We had a different photo with us on the Oregon trip, an 8 x 10 of Dad on the beach in St. Croix. He is also holding a guitar in this one, an acoustic propped up on one knee beside his beach chair as he played for mom and their cruise buddies. Behind him their cruise ship sits anchored in the bay. The next night, we took that photo with us down for a beach fire and sat it in the sand while we watched the sunset again. Looking out to sea in the fading twilight, we noticed that the level of sand in the photo was perfectly lined up with the sand on our beach. It was just as if he were sitting there, watching the rocks and the waves with us through the wind-whipped flames.
When I scattered his ashes in the Pacific, all I’d been able to hear was the crashing of waves. When I scattered them into the Mississippi, though, I could hear every grain hit the water. They slid through the surface in a thin stream. It was a kind of “ah,” an easy sigh at the end of a long day.
I stood on the mossy river steps. Little brown waves touched my feet, over and over. A long oil tanker moved slowly past Algiers Point. Nearby sat the steamboat Natchez. After a moment, I stepped back out of the water, onto the hot cement. Ian hugged me. He pointed upriver toward a huge shape in the distance. “Look,” he said. “There’s even a cruise ship.”
We sat down for a bit next to the photo of dad with his guitar. After a moment, one of the young kids from the other end of the steps broke away from the music and strode toward us.
“Hey, y’all,” he said. “Hey. You want to go swimming?” He was wiry and tan, with wild hair poking out from under a ballcap. He wore baggy green shorts and a faded t-shirt. He stopped when he saw the little photo of Dad.
“Hey, who’s that?” he asked
“That’s my dad.”
“Oh,” he said. He paused. “Did he pass?”
I nodded. “About two months ago. We just scattered him in the river. He never made it to New Orleans, but he would have loved it here.”
“Oh, I’m sorry,” he said. He took his hat off for a moment, then put it back on. He said, “Hey, do you want to see a picture of my dad?” When we said we did, he hopped away on the cement, toward his friends on other side of the steps, then came back with a worn billfold. He shuffled through a small stack of driver’s licenses, then pulled one out. It showed a picture of an older man with a thin beard and a tired face with small, bright eyes. “That’s my dad,” he said.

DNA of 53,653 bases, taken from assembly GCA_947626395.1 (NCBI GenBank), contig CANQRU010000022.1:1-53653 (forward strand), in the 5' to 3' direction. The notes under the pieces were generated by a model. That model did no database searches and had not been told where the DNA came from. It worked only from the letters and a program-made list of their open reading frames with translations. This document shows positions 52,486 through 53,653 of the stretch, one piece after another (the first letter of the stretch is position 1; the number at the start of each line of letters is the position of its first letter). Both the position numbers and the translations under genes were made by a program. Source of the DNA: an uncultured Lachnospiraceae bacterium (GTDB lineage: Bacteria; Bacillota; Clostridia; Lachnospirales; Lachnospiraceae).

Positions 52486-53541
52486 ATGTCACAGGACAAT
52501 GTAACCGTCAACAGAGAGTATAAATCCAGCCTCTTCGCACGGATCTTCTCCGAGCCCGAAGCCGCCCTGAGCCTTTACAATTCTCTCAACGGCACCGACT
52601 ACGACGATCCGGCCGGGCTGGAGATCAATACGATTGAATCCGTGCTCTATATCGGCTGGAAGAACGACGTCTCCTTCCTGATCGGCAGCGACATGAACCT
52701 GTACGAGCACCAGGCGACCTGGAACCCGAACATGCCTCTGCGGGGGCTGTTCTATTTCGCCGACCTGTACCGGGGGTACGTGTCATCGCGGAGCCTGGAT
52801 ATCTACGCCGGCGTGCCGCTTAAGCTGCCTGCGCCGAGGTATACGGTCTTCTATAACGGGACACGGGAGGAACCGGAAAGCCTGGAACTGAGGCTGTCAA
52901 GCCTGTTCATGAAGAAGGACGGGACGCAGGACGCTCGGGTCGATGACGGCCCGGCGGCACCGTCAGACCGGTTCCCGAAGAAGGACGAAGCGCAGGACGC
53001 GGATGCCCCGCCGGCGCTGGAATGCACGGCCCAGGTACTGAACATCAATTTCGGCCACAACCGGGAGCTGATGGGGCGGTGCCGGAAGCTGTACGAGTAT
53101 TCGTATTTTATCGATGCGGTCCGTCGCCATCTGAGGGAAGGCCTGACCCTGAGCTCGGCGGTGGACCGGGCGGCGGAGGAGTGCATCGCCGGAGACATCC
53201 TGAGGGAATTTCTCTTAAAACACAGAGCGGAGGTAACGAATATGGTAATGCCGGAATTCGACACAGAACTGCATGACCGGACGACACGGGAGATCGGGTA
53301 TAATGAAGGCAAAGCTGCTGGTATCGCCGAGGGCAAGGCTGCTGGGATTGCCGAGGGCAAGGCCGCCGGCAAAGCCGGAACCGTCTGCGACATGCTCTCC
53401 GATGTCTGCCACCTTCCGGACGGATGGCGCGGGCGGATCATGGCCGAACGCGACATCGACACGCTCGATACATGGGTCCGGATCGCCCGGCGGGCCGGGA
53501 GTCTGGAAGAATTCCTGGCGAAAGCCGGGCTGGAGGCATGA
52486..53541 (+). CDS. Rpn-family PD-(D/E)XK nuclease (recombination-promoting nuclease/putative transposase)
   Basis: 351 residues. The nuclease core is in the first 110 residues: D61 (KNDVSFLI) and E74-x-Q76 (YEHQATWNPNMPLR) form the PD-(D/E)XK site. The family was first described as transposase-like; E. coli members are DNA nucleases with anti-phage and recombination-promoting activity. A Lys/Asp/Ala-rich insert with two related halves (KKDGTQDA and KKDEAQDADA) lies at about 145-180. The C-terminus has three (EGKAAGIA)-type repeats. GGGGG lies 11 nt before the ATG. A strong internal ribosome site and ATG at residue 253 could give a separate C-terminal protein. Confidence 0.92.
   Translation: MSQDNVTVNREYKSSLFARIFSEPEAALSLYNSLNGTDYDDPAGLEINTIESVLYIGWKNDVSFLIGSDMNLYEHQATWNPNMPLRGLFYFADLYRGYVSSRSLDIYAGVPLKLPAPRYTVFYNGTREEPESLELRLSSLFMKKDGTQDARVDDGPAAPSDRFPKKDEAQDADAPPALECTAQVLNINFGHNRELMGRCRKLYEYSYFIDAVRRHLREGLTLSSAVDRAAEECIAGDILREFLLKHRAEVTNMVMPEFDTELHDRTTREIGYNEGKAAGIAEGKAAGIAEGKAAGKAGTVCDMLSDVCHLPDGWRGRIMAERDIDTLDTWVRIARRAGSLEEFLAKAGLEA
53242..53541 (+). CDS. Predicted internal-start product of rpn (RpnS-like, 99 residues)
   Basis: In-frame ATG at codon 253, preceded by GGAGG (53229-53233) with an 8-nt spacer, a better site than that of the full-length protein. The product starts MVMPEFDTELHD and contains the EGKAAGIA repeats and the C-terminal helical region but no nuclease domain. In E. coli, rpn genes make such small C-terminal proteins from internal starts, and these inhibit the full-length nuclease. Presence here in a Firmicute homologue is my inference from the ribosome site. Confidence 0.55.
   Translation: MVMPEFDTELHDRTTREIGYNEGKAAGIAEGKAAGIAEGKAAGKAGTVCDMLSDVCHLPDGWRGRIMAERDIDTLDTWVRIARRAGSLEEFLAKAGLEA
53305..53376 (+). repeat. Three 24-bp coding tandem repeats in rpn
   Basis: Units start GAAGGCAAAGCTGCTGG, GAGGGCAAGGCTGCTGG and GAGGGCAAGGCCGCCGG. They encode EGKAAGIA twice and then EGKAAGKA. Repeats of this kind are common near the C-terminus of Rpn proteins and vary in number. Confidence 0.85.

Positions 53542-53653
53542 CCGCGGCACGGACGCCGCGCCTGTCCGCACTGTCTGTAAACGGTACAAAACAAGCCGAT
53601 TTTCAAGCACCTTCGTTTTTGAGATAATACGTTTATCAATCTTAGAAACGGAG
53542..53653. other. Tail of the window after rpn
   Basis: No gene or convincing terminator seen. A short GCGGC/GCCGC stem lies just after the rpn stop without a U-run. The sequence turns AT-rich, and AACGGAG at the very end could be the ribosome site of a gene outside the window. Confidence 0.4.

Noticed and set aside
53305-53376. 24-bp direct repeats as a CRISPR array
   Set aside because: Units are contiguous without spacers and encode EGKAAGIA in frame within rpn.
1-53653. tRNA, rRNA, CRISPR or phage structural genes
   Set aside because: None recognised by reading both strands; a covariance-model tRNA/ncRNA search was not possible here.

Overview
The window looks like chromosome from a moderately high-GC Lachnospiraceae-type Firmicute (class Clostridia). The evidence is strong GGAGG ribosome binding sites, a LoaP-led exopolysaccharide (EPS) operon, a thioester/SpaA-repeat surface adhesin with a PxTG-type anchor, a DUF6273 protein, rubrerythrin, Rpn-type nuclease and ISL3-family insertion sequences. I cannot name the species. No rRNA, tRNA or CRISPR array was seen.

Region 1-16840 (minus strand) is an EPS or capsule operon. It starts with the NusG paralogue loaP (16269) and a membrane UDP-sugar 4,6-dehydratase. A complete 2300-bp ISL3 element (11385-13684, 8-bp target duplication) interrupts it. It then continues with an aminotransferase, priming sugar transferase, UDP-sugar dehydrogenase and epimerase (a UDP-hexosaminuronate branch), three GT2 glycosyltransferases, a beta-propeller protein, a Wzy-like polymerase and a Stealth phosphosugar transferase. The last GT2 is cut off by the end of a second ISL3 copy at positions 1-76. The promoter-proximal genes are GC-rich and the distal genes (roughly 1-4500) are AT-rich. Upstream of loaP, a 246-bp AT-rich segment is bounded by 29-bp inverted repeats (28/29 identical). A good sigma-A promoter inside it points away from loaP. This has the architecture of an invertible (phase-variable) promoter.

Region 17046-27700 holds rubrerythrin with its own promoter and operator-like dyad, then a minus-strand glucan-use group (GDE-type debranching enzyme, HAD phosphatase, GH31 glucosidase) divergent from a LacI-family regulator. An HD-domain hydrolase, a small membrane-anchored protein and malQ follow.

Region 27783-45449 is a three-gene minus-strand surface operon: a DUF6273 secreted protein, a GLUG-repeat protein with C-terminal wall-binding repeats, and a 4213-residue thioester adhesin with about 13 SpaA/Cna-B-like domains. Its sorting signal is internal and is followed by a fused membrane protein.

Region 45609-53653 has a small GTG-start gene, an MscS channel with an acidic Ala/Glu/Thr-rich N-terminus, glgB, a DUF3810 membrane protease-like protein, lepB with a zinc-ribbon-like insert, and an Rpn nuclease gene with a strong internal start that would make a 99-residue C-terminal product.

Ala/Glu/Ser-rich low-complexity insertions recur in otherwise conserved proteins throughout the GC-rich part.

“Did he pass?” I asked.
“Yeah. About five years ago. He was living in Texas. His name was Frank.”
“I’m sorry,” I said. He thanked me. I held out my hand. “I’m Susan.”
“I’m Zach,” he said, shaking my hand.
“Nice to meet you, Zach.”
“Nice to meet you, Susan.” He looked around, back at his friends and then back at us. “Man, this cement is hot,” he said. “I don’t know how dogs stand it. Hey, do want to go swimming?” We said that we would pass but thanked him for the offer. He said, “All right. Will you watch my wallet?” He put the license back in its place and set the billfold down on the step above the moss.
When we said we were sorry, that we would have to get going, to get out of the sun, he said, “That’s ok. I’ll just put it under the hat.” He took off his ballcap and set it over the small wallet, then jumped into the river. He splashed and waved as we left.
We made our way back through the crowds, down Chartres Street towards the planned oasis of Harry’s. The friendly bartender, Stephanie, gave us big glasses of water when we told her where we’d been. I had a good talk with a retired school teacher, also named Susan, who lived just up the street. At my favorite writing table near the windows, I took out Dad’s photo again and propped it up. I ordered a Meyers and Coke, his favorite drink from the cruise ship days. On the old jukebox, we played songs we thought Dad would like, classics like Roy Orbison’s “Only the Lonely,” and Van Morrison’s “Into the Mystic.” I played David Bowie’s “Heroes,” too, mostly for me, but also for Zach, for Ian, for my mom, for Frank, for Harry’s, and for everyone else down on the water.
I want to first thank you for sharing something so personal. I am reticent to do so myself at times (like most of the time) and this was a beautiful story. This line stuck out to me: “I went back down to the beach and had a good, long walk and a good, long cry along the water’s edge where the surf could drown out my sobs. Each wave that rolled over my feet felt like a comforting hand on my shoulder.” I think the imagery here captures the scene so well. What a wonderful tribute to your father. It must have been wonderful to have a daughter so devoted to do that for him. I am genuinely touched by this. You did such a marvelous job putting me in New Orleans, almost as if I was feeling that slippery step.
Thanks so much, Jairus. This was an important piece for me to write. I am so grateful for the space to write such things. Another miracle of the New Orleans Writing Marathon Retreat.
This was a very touching tribute to your father. I love that you carried his picture with you as you spread his ashes. I agree with Jairus too. I felt like I was right there in New Orleans with you.